This interactive day enables students to develop the skills to program a virtual robot in a virtual environment. It takes them step by step through creating a program, moving the robot around the screen, picking up and depositing tokens as well as avoiding traps. After the day students can carry on developing their programs at school, take part in improver day workshops and enter for the UK RoboCup Junior Final with a chance to qualify for the International Finals.
|The competition side of it is good because it makes you interact with each other a lot more rather than just in a class working on your own computer you go to other trams you collect ideas, you share ideas and then when it comes to actually coming into the battles you have a competitive side to you where you want to makes yours better and then being judged it also just adds to that you want to make it the best you can, you want to learn the most you can from this.|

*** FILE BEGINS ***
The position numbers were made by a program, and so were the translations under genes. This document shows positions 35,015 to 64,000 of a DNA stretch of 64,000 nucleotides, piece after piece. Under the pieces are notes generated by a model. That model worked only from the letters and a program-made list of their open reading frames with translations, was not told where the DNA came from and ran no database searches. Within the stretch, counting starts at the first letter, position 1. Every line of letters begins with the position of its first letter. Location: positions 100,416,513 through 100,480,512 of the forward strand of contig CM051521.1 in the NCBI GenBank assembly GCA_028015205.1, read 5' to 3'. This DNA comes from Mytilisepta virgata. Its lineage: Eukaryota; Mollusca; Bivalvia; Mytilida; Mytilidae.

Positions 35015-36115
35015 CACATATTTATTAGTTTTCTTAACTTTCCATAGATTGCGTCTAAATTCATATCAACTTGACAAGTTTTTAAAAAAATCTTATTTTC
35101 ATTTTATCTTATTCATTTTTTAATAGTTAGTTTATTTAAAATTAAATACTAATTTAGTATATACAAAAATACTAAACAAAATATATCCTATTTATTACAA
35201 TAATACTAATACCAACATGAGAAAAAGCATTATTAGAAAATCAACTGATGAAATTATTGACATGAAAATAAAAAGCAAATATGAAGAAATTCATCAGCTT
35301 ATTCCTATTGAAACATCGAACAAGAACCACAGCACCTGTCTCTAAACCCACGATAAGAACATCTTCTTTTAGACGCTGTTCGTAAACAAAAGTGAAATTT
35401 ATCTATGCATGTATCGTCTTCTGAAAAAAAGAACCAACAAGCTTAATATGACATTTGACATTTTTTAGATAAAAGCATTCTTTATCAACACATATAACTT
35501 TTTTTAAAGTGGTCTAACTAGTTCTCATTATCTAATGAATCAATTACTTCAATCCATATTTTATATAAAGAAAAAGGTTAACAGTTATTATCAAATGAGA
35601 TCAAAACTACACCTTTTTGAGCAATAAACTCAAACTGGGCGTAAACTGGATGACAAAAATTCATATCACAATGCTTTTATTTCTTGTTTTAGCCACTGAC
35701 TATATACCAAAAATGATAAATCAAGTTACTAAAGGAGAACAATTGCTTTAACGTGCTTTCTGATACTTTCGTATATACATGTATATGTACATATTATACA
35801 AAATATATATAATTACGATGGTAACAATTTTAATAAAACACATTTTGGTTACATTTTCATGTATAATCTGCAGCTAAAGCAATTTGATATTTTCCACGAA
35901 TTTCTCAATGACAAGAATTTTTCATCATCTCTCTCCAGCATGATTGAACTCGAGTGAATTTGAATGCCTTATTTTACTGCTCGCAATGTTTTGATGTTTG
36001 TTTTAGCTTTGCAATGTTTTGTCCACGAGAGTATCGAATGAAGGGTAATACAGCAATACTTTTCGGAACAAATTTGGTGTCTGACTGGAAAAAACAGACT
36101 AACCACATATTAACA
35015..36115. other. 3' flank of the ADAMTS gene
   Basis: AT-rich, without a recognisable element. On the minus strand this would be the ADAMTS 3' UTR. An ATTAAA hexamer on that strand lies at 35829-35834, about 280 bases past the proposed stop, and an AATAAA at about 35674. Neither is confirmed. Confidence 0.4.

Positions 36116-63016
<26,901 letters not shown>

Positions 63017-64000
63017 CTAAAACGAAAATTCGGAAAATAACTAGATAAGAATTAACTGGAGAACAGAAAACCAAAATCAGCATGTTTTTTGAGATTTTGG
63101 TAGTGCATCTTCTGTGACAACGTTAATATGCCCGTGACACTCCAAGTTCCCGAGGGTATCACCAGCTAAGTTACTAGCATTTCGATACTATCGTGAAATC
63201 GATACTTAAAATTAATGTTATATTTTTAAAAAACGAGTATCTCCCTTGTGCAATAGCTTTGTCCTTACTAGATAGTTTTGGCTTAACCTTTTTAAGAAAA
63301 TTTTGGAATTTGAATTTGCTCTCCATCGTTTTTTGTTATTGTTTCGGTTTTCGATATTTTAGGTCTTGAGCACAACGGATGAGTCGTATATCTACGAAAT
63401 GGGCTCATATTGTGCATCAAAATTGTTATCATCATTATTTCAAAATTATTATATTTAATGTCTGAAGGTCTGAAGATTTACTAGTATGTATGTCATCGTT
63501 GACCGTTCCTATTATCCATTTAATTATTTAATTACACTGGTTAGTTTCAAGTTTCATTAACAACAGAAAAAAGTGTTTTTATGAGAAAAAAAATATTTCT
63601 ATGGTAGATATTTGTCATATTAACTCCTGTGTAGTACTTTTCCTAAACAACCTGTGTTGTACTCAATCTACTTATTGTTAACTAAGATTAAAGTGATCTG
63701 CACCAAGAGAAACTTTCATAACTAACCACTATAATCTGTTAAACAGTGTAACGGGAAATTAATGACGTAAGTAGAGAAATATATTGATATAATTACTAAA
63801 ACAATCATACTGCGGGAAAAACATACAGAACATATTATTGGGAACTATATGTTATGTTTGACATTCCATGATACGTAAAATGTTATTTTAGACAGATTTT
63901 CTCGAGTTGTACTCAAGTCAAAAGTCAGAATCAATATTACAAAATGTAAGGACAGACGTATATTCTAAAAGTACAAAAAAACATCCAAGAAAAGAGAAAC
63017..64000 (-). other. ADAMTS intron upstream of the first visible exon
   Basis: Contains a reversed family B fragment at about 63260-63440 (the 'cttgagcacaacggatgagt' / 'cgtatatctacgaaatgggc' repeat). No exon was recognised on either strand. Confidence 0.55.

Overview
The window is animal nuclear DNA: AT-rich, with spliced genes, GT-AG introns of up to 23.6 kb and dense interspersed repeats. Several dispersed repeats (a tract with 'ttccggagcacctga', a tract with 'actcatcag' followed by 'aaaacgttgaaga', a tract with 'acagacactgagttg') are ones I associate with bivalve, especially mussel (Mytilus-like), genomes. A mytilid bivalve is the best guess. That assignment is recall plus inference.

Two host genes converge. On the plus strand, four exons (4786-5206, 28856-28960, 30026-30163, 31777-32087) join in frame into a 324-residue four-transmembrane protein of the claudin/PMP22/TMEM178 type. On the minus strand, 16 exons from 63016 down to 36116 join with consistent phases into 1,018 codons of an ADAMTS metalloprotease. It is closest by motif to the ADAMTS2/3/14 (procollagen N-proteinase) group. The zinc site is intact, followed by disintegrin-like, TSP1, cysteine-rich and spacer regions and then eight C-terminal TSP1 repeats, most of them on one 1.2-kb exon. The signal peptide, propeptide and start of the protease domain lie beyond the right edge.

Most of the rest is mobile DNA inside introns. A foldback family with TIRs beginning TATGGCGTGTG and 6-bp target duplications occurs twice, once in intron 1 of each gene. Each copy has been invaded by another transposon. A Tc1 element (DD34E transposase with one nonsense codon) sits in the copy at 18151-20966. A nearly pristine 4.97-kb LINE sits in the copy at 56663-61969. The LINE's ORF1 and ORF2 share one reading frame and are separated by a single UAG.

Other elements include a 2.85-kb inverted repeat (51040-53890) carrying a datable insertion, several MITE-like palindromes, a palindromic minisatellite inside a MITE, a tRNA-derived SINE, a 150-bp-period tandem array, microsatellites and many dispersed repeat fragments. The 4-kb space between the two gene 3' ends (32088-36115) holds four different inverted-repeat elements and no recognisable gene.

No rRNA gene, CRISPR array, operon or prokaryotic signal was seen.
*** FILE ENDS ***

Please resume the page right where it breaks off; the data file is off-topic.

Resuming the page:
BT will open its doors to students from across East Anglia to experience the feel of an university type lecture in a fun and interactive environment. This year's topics will be "Cyber Threat Hunting" and "Machines that make up their mind".
More than 1500 school children from across 60 Suffolk schools spend a day at Adastral Part as part of British Science Week - an annual ten-day event celebrating science, technology, engineering and maths (STEM) from the British Science organisation. It's a great way for kids to experience today's technology and for teachers to get a helping hand in promoting STEM in the classroom. The week can make a real difference to students, creating a lasting impression that could inspire a future STEM career.
|If your aim was to inspire the younger generation, then I would say you have achieved your mission. We have already had a couple of our 'drifting' pupils find us outside of lessons and ask for extra maths/science work to do over weekends 'so they can get a job doing the cool stuff we saw!' As a maths and DT [Design Technology] teacher myself, being able to show them what their lessons can lead to makes their learning so much worthwhile, and my teaching so much easier!|
You've heard of RoboCop, well now there's RoboCup Junior. No, it's not part of the film franchise, but an exciting and challenging international competition open to pupils who compete in computer-based robotic challenges.